Australia in crisis after owning up to cheating
Captain Smith in fight for job after ball-tampering Opener Bancroft caught on camera trying to scuff ball
Steve Smith is fighting to remain as Australia captain after confessing that the team management had decided to cheat by tampering with the ball in the third Test against South Africa in Cape Town.
Australian cricket became embroiled in its biggest crisis for years when Cameron Bancroft was caught by TV cameras trying to scuff the ball with tape. He hid the tape down his trousers when questioned by the umpires, producing a black cloth from his pocket in an attempted explanation of what he had used to wipe the ball.
But in an extraordinary end-of-play press conference, Bancroft admitted ball-tampering and Smith revealed it had been the idea of the team management during the lunch break.
“The leadership group knew about it. We spoke about it [ball-tampering] at lunch. I am not proud of what has happened. It is not in the spirit of the game, not in line with my integrity, the team’s integrity,” Smith said. “The leadership group’s integrity has come into question and rightly so. It won’t happen again under my leadership.
“We saw this game as such an important game. We have seen the ball reversing quite a lot throughout this series and our ball just did not look like it was going to go. That is a mistake on our behalf again. It is deeply regrettable.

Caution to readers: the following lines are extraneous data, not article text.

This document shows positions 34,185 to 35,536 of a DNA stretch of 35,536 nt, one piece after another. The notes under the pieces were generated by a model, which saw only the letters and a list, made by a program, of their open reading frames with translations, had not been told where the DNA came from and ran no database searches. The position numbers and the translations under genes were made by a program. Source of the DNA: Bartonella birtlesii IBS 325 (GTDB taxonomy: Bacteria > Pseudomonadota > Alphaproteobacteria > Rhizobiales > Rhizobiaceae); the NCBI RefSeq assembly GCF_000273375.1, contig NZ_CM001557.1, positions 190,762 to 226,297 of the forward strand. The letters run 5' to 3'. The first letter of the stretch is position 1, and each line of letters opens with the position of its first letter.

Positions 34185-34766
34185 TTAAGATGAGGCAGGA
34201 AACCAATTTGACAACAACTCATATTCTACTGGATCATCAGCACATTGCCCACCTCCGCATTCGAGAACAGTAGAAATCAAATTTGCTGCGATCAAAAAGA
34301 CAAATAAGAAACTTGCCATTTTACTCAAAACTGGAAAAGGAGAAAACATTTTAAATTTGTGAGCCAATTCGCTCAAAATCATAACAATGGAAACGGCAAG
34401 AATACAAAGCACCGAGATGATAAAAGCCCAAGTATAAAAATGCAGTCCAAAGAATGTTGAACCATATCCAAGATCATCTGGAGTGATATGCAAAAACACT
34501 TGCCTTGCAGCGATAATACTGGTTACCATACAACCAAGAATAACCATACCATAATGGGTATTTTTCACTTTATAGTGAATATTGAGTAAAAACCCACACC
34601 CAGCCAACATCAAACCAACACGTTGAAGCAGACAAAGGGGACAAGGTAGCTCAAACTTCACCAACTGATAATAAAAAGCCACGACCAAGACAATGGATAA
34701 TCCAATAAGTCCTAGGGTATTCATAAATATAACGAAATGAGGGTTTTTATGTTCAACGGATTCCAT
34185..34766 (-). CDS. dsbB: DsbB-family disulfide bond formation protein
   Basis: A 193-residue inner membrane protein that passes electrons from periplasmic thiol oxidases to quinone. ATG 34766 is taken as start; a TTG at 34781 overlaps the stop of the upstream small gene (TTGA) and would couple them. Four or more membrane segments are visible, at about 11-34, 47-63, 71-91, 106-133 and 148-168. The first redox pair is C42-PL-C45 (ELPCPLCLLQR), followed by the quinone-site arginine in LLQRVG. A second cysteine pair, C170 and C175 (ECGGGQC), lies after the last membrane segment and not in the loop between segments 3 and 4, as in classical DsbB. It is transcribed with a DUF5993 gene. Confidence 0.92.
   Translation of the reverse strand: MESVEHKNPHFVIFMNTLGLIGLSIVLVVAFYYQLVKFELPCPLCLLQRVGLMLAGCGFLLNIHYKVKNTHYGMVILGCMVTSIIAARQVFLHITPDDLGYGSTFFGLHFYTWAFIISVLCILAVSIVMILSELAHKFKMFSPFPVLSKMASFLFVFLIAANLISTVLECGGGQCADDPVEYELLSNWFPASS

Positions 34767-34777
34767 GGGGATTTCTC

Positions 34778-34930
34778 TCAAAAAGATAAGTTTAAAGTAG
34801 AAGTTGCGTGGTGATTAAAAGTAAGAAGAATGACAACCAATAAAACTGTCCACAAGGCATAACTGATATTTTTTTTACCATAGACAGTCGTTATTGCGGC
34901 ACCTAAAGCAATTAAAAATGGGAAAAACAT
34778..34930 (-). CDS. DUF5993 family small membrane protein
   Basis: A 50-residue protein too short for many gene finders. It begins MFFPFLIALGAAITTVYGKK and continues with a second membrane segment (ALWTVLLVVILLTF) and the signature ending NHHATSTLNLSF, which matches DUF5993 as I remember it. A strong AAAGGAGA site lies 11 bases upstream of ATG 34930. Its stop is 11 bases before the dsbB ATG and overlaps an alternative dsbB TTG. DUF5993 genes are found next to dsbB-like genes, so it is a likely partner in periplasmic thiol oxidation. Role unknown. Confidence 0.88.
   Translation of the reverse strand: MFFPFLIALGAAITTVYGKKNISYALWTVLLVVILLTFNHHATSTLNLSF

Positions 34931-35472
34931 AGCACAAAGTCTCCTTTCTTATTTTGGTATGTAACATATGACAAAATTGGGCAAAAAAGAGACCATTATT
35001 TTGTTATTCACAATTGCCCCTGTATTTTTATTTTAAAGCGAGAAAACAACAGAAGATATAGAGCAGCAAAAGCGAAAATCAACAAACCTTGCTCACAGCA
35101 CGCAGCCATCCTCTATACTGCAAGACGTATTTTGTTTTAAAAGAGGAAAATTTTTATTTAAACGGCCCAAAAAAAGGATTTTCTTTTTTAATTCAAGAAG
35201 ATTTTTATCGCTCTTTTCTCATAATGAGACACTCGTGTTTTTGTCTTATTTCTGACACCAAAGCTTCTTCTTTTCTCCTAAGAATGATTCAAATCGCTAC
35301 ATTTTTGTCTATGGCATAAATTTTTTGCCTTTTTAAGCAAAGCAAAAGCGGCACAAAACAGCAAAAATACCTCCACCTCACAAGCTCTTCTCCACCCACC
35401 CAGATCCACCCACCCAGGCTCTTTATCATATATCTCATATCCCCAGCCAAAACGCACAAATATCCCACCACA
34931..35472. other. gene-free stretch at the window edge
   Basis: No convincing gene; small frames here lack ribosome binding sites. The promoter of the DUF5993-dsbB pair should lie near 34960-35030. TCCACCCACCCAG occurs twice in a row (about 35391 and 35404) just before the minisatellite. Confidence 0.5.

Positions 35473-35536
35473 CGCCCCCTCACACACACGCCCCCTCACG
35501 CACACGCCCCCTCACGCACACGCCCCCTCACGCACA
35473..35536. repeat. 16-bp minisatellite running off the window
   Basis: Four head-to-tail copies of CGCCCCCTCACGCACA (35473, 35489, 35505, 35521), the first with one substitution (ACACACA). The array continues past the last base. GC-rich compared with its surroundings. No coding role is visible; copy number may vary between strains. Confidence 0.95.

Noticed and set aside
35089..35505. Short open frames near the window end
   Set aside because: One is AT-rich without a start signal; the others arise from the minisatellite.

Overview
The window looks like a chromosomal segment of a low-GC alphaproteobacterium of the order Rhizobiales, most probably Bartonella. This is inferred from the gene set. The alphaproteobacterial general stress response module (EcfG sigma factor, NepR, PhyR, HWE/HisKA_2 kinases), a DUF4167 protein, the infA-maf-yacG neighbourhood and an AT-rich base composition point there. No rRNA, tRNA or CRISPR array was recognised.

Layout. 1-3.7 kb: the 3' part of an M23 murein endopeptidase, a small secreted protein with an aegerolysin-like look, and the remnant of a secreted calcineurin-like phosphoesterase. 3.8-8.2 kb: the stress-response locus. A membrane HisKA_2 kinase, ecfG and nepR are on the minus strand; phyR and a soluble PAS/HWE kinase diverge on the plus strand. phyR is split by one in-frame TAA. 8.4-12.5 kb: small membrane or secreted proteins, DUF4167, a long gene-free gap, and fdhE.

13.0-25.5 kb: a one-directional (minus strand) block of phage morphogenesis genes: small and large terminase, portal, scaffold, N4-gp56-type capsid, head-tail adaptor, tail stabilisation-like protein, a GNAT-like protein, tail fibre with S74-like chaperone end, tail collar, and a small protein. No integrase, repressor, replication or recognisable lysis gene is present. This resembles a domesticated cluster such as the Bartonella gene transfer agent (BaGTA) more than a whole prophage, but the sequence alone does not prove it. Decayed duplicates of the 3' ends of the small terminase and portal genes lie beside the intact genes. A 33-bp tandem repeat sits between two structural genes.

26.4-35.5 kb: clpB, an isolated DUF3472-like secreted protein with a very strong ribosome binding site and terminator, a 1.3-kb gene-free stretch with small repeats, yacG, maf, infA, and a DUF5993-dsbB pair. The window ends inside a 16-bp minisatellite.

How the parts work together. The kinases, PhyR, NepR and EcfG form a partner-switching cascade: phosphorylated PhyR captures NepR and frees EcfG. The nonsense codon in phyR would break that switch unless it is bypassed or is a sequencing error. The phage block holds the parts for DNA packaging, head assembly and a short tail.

“I still think I’m the right person for the job. I need to take control of the ship. This is certainly something I’m not proud of. I’m embarrassed to be sitting here talking about this.”
Smith and Australia’s head coach, Darren Lehmann, will be under pressure to step down or face being sacked. Last night BBC cricket correspondent Jonathan Agnew called Smith’s position as captain “untenable” while, writing in The Sunday Telegraph, former England captain Michael Vaughan said it is “a sad sate of affairs” if Smith is allowed to stay on. Shane Warne tweeted that he was “very disappointed with the pictures”.
The match referee, Andy Pycroft, has charged Bancroft with trying to alter the conditions of the ball, but must decide whether to take action against Smith.
Ball-tampering is quite a minor offence in the playing regulations, carrying a maximum one-Test ban, but it is the reputational damage to Smith and Australia that could have wider ramifications.
Bancroft, who is playing in his eighth Test, said: “We had a discussion during the break and I took an opportunity to use some tape, get some granules from the rough patches on the wicket and try to change the ball condition.
“It did not work. The umpires did not change the ball, but once I was sighted on the screens I panicked and that resulted in me shoving it down my long trousers.
“I will deal with the damage that comes to my reputation as a consequence. I don’t think I was coerced. I was nervous about it because there are hundreds of cameras around.
“Unfortunately I was in the wrong place at the wrong time. But I am accountable for my actions as well. I’m not proud of what has happened.”
In 1994, England captain Mike Atherton was fined £2,000 for balltampering against South Africa while in 2006 England were awarded five penalty runs at the Oval after Pakistan were ruled to have doctored the ball.
Caught out: Australia’s Cameron Bancroft is confronted by the umpires over ball-tampering in the third Test against South Africa